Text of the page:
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Departmental VPN - Pulse Secure Client - Considerations
It's often confusing to tell when to use the Pulse Secure client, the Pulse Secure web interface, or the campus Cisco VPN. This article aims to eliminate some of the confusion and point out the most streamlined way to connect to your desired resource.
There are two main VPNs that the Engineering IT Service Desk supports: Cisco AnyConnect for UMD and Pulse Secure for Engineering, Math, and Physics secured services and networks.
Both VPNs have their respective uses, and this document will explain the primary differences between the two and provide a couple of examples to help clarify which VPN is best to use in a particular situation.
The primary reason that we use both VPNs is to get inside of our campus/departmental firewalls. If we were to think about the firewalls as physical walls, the campus firewall is the main outer firewall (blue rectangle), and then within the campus firewall are smaller, more secure areas with more specific firewalls. In the diagram below, within the campus border you will see three distinct sections. This is just a sampling to show you some of the items that have been secured with more specific firewalls on campus. Those of you familiar with KFS and SIS, for example, will realize that to access those you need to use a specific Cisco VPN group.
If you want to access anything that is behind the blue wall, i.e anything else that needs to go through UMD’s Central Authentication System (CAS), you need to use Cisco AnyConnect to access it while not on campus networks. Apps like Hummingbird/Optix also require connection through the Cisco VPN, even when on campus.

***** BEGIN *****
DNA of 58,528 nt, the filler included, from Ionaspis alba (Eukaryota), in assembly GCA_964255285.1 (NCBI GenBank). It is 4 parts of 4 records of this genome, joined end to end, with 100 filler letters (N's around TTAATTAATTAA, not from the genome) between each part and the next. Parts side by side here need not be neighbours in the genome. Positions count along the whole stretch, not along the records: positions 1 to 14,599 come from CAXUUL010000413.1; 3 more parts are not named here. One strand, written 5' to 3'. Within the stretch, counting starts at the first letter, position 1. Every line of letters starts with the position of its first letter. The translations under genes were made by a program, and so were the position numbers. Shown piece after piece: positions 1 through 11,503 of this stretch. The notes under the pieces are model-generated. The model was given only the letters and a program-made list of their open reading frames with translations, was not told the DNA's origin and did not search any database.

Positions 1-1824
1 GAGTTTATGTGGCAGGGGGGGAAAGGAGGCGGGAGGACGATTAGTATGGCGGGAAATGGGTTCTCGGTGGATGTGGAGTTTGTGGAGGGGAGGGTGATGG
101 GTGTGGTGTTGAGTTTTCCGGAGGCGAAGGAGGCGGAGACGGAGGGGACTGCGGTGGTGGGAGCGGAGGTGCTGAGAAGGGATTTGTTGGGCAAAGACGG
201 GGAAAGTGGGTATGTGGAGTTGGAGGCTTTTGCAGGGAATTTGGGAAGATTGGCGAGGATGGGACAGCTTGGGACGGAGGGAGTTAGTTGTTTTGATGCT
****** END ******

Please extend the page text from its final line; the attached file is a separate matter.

If you are trying to access information stored in a departmental shared folder, or access your remote desktop for a computer on a departmental VLAN, you need to use Pulse Secure or the Cisco VPN with the UMaccess-MFA group.
In the diagram above, the Engineering college (which in the case of IT also includes Math and Physics) has its own firewall. Many of the resources for our departments are behind this specific firewall. This is why some items require the use of the Pulse Secure VPN or the Cisco VPN with the UMaccess-MFA group for access.
Below are a few examples of common reasons to use one of the VPNs, with corresponding instructions:
Access the Hummingbird/SIS software from home: Use Cisco AnyConnect, with the UMaccess-MFA group. See this link for more details https://ask.eng.umd.edu/internal/95539 . After logging in, you should be able to connect to SIS with Hummingbird/Mocha.
Remote desktop to a staff machine: Once the machine you are connecting to is set up for remote desktop (you will need to work with the Service Desk for this), you need to use either the Pulse VPN or the Cisco VPN with the UMaccess-MFA group to access it. Using Pulse, it is easy to click on "Connect to my Desktop" within the Pulse web client for access. This link has more information on both options https://ask.eng.umd.edu/internal/95540
Access a file that is stored in a BIOE shared folder: The Pulse Secure client or the Cisco VPN with UMaccess-MFA are the ways to do this. Generally, we recommend that connections like this simply be done using remote desktop rather than mapping the drive locally but that is up to the customer. This link has more information https://ask.eng.umd.edu/internal/95540
For more information about the Cisco VPN, visit this page https://ask.eng.umd.edu/internal/95539
For more information about Pulse Secure and our web VPN, please visit our other information page here https://ask.eng.umd.edu/103386